I think I've established thus far that Madalyn, God Bless her little soul, is a bit of a headstrong one. We've been working on tempering this "independent flare," at least to a socially-acceptable level. For example, even though she may have the constitutionally-protected right to throw herself on the floor on a playdate and demand to go outside, even when the other children are still politely eating their lunches (freedom of expression and all), it's not behavior that I want her carrying into her adult life!
Oh, there are no exaggerations about the "terrible twos". Whatever horror stories you've heard--they're all true.
So anyway, on the evening of the above described playdate, I had renewed vigor to step-up discipline standards at home. So when my gentle little flower started pitching a first-class fit about not being able to have a sucker before dinner, I got down low, looked her square in the eye and said: "We do NOT speak to Mommy like that. Your behavior is unacceptable. Because of the way you are acting, you are going to time out." And onto the chair in the living room she went. She of course climbed down, crying and expressing her sorrow to the fullest extent. I picked her up each time and plopped her right back down (got that technique from Super Nanny, oh yes I did. Thanks, Jo.)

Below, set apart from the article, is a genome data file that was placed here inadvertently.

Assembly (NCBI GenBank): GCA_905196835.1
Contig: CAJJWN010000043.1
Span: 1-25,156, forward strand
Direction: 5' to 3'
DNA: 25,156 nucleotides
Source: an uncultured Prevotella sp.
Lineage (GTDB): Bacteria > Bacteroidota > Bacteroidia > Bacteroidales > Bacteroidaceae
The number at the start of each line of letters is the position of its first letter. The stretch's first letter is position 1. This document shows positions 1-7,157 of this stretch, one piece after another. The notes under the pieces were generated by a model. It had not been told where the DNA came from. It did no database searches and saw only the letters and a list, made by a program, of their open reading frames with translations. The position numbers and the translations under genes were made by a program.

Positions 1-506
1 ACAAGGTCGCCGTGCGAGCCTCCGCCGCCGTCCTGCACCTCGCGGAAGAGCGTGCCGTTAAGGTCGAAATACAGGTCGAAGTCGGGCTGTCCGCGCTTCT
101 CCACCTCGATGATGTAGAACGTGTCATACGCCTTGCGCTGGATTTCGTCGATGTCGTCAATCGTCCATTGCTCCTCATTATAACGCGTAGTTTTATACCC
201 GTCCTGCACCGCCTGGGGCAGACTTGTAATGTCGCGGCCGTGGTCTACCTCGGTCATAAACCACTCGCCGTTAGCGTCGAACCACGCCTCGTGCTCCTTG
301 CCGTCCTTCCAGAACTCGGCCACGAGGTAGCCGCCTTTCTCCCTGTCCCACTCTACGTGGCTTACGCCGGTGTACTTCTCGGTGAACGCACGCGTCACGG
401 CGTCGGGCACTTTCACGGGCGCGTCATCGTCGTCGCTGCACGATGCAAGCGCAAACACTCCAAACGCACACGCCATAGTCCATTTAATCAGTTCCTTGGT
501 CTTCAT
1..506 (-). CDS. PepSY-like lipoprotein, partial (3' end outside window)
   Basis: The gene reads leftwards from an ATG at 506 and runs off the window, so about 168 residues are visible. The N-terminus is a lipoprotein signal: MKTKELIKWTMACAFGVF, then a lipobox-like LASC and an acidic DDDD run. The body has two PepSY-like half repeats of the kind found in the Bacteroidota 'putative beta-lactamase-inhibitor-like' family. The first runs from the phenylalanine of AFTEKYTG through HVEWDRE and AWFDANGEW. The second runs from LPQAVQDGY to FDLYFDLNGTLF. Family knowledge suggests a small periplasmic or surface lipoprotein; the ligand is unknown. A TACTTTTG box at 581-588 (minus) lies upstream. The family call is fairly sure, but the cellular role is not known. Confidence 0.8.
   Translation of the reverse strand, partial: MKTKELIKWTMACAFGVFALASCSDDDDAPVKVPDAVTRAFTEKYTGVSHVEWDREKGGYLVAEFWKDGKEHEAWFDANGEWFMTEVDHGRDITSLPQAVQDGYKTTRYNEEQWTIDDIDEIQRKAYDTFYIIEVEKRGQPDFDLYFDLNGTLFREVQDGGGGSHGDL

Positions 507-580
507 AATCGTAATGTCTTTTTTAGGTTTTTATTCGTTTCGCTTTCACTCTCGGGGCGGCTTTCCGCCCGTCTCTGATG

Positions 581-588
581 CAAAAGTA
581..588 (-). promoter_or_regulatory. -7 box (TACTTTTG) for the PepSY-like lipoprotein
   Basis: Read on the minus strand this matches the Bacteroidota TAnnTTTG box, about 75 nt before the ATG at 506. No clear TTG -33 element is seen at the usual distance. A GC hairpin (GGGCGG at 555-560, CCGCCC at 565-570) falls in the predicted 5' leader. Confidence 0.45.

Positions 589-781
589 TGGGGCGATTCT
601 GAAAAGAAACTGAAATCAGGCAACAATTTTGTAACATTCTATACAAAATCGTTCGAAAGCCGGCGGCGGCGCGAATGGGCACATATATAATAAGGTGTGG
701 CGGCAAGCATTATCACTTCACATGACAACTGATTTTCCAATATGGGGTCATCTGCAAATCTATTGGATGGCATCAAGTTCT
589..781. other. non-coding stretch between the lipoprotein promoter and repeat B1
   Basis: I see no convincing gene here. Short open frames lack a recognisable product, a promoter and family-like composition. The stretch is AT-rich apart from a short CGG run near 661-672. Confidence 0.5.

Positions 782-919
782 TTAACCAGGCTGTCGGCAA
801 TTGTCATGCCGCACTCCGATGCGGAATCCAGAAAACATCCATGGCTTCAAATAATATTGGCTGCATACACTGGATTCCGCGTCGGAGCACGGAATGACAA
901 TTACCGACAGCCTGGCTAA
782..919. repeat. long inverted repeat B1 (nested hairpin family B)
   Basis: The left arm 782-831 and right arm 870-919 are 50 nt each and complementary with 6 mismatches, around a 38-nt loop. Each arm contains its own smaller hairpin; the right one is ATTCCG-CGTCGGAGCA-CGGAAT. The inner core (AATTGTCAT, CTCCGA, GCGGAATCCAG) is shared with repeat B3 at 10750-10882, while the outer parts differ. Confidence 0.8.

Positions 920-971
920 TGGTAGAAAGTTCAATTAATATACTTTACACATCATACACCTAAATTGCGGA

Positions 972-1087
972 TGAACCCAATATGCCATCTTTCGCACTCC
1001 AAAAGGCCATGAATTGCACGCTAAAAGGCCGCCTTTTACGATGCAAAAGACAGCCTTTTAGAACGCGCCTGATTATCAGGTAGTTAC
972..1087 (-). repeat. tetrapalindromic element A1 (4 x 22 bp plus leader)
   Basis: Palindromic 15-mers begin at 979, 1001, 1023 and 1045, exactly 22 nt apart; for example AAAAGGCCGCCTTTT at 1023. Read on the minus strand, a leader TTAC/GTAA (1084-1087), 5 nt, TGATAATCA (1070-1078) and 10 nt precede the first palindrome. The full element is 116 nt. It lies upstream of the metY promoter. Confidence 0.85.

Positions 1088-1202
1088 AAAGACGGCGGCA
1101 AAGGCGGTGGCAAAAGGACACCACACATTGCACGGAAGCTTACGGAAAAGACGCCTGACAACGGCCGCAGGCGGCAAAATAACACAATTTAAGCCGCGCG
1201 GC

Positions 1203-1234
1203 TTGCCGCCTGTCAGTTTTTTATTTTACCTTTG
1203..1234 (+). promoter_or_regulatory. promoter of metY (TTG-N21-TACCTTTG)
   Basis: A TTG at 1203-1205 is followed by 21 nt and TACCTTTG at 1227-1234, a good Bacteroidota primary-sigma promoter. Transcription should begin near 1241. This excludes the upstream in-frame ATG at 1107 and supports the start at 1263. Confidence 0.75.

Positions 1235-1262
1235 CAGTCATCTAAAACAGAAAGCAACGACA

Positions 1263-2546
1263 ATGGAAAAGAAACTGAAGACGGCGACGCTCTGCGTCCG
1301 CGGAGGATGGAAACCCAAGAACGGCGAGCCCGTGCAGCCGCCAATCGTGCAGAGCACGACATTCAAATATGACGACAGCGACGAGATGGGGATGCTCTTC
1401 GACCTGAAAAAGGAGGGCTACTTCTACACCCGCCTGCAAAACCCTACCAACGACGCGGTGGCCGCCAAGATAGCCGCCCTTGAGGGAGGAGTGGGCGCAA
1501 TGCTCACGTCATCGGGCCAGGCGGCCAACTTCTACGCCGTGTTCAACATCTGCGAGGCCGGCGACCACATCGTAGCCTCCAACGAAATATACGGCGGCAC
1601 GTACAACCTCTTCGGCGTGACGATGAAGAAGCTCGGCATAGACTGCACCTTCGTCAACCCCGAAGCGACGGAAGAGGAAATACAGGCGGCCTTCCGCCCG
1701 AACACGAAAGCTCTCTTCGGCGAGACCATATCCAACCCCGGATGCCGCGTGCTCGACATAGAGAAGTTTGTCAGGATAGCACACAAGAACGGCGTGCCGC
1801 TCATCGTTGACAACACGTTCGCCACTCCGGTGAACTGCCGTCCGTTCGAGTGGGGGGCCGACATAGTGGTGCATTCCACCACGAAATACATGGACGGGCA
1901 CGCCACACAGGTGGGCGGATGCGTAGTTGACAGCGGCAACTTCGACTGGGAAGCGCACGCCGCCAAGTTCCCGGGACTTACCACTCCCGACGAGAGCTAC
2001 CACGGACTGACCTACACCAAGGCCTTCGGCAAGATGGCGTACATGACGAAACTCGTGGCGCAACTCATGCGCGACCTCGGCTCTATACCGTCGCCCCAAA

After the timer went off, Dan went in to speak with our daughter. They were having a discussion about exactly why she was placed in timeout when I came in the room. I neared the chair, and Madalyn turned to me. Huge tears in her eyes, arms outstretched...
"What do you want to say, Maddy?"
"Mommy, I'm sorry." She climbs into my arms and I hold her close. In that moment I know the meaning of true, pure, immediate forgiveness. I'm a little choked up, to be honest.
"Oh baby, it's o-kay. Mommy loves you so much." I was suddenly overcome to tell her it's fine, don't worry about it, Mommy will buy you a pony.
I'm a new mom. I want to raise Madalyn to be polite, empathetic, and kind. I want her to be disciplined. So let me hear your thoughts: what discipline strategies have worked for you?
Today we walked into the library, reviewing proper library-protocol as we entered the foyer.
"Remember, Maddy, we speak softly in the library. And if there are other children by the toys, we need to share nicely. When Mommy says it's time to go, it's time to go, no fussing (here I am remembering carrying her out against her gracious will last time, all the while casting apologetic looks to tight-lipped librarians). Do you understand?"
"I understand, Mama," came the sweet reply. And she did great.
Maybe we're getting somewhere after all.